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 For Baha'is, here's what you need to know


                              More on how to prepare and shroud the body 

AS WELL AS  a link to a site with Prayers for the Departed (including the obligatory Prayer for the Dead). As with most things Baha'i, there are guidelines and even laws but simplicity is key. We are cautioned to try to avoid rituals and imposing traditions on each other. It's a big world and Baha'is come from every culture, ethnicity and background so most aspects of a funeral are left up to those involved.Most people start by choosing from the many beautiful Baha'i Writings on the immortality of the soul. Then, they add  favorite music and borrow from other traditions or create something unique. Often, friends and family people share their thoughts and memories. It's all good if you apply the guidance below as your basis.The following information on Baha'i burial law is adapted from: bahai-library.com/compilations/burial.html  so, for more detail you might want to go there."In brief, the Bahá'í law for the burial of the dead states that it is forbidden to carry the body for more than one hour's journey from the place of death; that the body should be wrapped in a shroud of silk or cotton, and on its finger should be placed a ring bearing the inscription "I came forth from God, and return unto Him, detached from all save Him, holding fast to His Name, the Merciful, the Compassionate"; and that the coffin should be of crystal, stone or hard fine wood. A specific Prayer for the Dead is ordained, to be said before interment. As affirmed by `Abdu'l-Bahá and the Guardian, this law precludes cremation of the dead. The formal prayer and the ring are meant to be used for those who have attained the age of maturity, i.e. 15 years of age (Q and A 70)"("The Kitáb-i-Aqdas, The Most Holy Book, Bahá'u'lláh", Haifa: Bahá'í World Centre, 1992, p. 229)"The Prayer for the Dead (see Some Texts Supplementary to the Kitáb-i-Aqdas) is the only Bahá'í obligatory prayer which is to be recited in congregation; it is to be recited by one believer while all present stand in silence (see note 19). Bahá'u'lláh has clarified that the Prayer for the Dead is required only when the deceased is an adult (Q and A 70), that the recital should precede the interment of the deceased, and that there is no requirement to face the Qiblih when saying this prayer (Q and A 85)."("The Kitáb-i-Aqdas, The Most Holy Book, Bahá'u'lláh", Haifa: Bahá'í World Centre, 1992, pp. 169-170)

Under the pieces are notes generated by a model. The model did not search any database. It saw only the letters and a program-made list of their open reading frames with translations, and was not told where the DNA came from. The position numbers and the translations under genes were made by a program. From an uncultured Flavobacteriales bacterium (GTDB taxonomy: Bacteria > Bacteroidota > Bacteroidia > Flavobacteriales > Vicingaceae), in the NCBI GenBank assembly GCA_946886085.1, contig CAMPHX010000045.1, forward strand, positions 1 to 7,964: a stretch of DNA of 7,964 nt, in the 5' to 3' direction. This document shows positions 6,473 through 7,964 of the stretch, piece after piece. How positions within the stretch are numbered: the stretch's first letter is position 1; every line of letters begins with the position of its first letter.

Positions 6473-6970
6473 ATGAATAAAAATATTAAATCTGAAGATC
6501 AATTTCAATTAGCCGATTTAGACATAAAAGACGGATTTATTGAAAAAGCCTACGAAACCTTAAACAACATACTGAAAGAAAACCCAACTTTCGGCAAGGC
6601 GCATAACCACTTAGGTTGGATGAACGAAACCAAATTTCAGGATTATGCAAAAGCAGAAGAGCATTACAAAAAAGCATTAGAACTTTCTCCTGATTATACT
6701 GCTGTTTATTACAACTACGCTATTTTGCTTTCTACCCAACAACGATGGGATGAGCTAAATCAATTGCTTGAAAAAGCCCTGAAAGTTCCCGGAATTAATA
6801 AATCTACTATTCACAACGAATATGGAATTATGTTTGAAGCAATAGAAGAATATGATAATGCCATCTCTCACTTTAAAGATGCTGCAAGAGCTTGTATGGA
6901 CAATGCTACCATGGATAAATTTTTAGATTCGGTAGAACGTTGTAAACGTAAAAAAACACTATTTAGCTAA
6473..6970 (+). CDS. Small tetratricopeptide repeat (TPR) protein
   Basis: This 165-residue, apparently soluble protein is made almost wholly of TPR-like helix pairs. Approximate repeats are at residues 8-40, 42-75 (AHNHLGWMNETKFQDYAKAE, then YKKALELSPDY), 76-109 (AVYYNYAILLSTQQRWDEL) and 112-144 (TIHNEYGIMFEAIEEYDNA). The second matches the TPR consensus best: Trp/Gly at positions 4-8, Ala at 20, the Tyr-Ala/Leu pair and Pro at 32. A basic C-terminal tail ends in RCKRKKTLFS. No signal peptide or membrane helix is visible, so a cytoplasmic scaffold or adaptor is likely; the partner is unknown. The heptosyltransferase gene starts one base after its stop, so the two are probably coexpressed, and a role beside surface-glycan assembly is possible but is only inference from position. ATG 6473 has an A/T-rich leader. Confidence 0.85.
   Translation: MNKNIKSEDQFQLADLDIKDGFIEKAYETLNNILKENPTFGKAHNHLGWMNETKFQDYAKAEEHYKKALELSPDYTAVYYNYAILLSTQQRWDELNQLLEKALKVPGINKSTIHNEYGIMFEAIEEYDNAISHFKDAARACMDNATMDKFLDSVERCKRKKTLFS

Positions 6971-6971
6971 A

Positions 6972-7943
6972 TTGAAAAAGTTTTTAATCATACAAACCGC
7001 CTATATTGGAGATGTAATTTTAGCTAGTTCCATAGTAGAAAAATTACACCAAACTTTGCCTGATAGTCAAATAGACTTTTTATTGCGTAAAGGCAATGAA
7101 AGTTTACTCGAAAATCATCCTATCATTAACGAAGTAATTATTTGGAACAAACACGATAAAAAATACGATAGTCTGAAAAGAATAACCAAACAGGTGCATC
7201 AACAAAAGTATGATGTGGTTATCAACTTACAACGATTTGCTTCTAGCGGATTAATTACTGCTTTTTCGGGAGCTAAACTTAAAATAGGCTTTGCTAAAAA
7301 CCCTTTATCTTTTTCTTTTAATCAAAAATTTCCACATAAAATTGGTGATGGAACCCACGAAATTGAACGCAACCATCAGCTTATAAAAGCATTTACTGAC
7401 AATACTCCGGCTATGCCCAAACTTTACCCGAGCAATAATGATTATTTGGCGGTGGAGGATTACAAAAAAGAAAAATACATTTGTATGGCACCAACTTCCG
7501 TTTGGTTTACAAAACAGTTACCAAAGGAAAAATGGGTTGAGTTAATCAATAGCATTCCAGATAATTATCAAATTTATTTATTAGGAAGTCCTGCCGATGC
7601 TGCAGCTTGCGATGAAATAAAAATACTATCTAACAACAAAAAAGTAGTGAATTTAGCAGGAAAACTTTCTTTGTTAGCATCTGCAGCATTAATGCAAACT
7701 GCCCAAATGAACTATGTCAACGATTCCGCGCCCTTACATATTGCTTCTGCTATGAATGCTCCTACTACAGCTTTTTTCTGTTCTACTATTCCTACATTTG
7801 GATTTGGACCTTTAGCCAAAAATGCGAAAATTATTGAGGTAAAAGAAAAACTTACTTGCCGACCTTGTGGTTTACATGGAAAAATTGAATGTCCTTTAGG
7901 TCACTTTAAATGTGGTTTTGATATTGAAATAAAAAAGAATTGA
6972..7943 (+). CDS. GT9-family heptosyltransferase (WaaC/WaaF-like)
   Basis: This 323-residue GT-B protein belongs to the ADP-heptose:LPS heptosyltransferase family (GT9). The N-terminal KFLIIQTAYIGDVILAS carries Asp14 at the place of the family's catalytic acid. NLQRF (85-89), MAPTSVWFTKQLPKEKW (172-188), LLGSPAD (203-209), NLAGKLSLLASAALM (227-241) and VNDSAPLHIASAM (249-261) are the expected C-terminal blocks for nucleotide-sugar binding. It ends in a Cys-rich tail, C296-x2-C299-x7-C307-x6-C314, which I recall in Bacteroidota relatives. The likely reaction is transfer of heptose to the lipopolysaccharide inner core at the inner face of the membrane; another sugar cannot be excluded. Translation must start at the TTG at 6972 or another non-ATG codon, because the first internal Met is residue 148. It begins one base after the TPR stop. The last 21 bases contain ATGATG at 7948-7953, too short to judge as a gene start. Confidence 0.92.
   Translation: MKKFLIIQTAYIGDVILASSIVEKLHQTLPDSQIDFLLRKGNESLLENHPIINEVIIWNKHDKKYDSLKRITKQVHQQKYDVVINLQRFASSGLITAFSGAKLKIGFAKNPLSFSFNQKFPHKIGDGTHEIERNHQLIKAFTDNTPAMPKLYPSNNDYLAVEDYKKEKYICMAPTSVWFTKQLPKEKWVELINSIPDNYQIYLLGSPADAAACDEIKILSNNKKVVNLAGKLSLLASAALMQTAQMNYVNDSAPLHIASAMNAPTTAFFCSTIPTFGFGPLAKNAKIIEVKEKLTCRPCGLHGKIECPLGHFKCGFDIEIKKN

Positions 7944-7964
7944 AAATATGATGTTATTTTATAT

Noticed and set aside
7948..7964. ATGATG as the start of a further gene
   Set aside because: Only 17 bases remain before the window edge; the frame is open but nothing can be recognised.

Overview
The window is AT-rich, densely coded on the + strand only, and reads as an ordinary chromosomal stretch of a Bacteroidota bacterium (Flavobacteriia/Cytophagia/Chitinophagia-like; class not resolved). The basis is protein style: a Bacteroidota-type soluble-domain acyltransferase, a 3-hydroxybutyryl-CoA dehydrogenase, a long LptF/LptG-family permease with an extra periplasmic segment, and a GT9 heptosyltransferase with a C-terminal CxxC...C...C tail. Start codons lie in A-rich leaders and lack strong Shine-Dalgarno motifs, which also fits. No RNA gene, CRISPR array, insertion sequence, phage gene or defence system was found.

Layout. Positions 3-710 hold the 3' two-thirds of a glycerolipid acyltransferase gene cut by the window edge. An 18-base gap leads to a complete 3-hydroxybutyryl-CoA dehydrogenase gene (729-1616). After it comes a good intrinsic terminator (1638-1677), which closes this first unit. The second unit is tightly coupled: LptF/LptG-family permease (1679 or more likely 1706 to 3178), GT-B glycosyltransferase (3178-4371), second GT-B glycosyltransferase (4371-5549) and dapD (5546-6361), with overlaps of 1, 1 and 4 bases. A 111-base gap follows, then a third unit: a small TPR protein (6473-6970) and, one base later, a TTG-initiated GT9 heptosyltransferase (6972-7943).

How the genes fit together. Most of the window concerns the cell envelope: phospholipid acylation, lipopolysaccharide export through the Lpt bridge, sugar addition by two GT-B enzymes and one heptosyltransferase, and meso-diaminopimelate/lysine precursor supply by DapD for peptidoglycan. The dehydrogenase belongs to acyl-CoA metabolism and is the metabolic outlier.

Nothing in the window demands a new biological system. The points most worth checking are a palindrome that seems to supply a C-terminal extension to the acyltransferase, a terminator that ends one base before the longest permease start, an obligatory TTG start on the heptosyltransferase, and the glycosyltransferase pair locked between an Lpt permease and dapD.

"Regarding the Bahá'í funeral service: it is extremely simple, as it consists only of a congregational prayer to be read before burial. This prayer will be made available to the friends when the "Aqdas" is translated and published. In the meantime your National Spiritual Assembly should take great care lest any uniform procedure or ritual in this matter be adopted or imposed upon the friends. The danger in this, as in some other cases regarding Bahá'í worship, is that a definite system of rigid rituals and practices be developed among the believers. The utmost simplicity and flexibility should be observed, and a selection from the Bahá'í Sacred Writings would serve the purpose at the present time, provided this selection is not rigidly and uniformly adopted on all such occasions."(From a letter dated 10 January 1936 written on behalf of Shoghi Effendi to the National Spiritual Assembly of the United States and Canada) [See also Directives from the Guardian no. 85]
"There is no objection whatsoever to non-Bahá'ís being present when the long prayer for the dead is read, as long as they respect our manner of reading it by rising and standing as the Bahá'ís do on this occasion. Nor, indeed, is there any objection to non-Bahá'ís being present during the reading of any Bahá'í prayer for the departed."(From a letter dated 20 July 1946 written on behalf of Shoghi Effendi to the National Spiritual Assembly of the United States and Canada) [Also quoted in part inDirectives from the Guardiansection 86
"Under the Bahá'í teachings it seems clear that the body is not to be embalmed. The burial should take place within an hour's travel time from the place of death. The preparation for the body for burial is a careful washing, and placing in a shroud of white cloth, silk preferably. There is nothing in the teachings with regard to turning the body over to Scientific Institutions for scientific research, and therefore the individual may do as he wishes, until such a time as the Universal House of Justice may legislate on this matter, if they ever do. The practice in the Orient is to bury the person within 24 hours of the time of death, sometimes even sooner, although there is no provision in the teachings as to the time limit."(From a letter dated 2 April 1955 written on behalf of Shoghi Effendi to an individual believer)
"There is nothing in the Teachings against leaving our bodies to medical science. The only thing we should stipulate is that we do not wish to be cremated, as it is against our Bahá'í Laws."


"The Universal House of Justice advises that the place of death may be taken to be the city or town in which the believer passes away, and therefore the hour's journey may be calculated from the city limits to the place of burial. However, it should be borne in mind that the spirit of Bahá'u'lláh's law is to be buried near where one dies."


(From a letter dated 20 February 1978 written on behalf of the Universal House of Justice to the National Spiritual Assembly of Brazil)